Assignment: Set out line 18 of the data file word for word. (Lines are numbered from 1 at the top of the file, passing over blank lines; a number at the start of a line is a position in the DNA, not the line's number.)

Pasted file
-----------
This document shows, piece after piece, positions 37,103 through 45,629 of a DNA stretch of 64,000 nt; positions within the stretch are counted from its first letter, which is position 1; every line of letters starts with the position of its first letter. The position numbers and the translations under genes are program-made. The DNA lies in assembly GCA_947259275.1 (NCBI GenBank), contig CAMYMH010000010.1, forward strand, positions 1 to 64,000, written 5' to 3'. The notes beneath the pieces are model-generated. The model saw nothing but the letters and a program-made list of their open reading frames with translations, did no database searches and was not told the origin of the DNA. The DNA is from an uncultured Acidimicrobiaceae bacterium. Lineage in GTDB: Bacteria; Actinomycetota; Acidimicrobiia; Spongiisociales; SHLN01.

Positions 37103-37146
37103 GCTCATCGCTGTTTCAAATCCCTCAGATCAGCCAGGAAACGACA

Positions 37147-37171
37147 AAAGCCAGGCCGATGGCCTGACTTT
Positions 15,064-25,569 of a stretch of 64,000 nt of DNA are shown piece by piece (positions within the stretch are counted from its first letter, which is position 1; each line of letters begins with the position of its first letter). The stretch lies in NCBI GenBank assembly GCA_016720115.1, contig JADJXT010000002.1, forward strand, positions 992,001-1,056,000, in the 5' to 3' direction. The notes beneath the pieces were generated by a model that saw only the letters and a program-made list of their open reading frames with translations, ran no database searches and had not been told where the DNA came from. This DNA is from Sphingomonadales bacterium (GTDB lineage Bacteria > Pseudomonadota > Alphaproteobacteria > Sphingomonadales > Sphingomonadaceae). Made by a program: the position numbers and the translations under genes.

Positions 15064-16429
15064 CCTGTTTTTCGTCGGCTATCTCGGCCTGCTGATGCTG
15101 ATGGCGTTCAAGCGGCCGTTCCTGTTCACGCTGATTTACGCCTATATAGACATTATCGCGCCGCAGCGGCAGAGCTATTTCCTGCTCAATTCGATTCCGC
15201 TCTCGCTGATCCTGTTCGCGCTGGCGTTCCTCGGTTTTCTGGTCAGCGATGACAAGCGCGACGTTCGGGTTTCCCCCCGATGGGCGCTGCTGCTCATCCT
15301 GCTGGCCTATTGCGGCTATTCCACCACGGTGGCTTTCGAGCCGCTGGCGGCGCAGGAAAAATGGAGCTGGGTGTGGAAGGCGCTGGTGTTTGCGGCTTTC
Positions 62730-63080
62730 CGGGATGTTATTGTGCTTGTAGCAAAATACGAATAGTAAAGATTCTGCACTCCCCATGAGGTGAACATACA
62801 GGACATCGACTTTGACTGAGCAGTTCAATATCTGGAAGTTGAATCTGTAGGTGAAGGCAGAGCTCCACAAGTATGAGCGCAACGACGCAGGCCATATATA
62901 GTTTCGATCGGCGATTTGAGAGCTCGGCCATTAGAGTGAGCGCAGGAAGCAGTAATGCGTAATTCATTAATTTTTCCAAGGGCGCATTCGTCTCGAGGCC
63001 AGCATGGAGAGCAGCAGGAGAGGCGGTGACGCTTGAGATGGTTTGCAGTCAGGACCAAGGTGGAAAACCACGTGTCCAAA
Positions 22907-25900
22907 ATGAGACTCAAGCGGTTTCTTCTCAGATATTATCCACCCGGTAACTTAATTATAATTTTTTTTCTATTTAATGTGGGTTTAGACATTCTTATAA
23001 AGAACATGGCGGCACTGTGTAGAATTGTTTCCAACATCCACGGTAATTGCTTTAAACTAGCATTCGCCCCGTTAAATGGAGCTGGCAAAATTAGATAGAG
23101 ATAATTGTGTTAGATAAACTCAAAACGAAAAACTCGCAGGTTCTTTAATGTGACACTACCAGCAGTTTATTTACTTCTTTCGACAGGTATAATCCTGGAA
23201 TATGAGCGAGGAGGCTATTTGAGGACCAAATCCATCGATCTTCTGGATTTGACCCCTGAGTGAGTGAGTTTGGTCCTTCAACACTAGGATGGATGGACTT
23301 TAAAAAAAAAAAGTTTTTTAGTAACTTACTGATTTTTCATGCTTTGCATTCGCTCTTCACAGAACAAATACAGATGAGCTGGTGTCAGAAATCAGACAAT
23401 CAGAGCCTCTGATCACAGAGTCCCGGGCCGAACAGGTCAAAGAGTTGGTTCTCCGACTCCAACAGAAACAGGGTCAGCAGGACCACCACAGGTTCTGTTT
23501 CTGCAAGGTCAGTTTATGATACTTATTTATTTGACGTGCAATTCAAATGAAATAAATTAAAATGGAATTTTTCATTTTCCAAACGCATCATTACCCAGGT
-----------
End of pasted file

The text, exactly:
22907 ATGAGACTCAAGCGGTTTCTTCTCAGATATTATCCACCCGGTAACTTAATTATAATTTTTTTTCTATTTAATGTGGGTTTAGACATTCTTATAA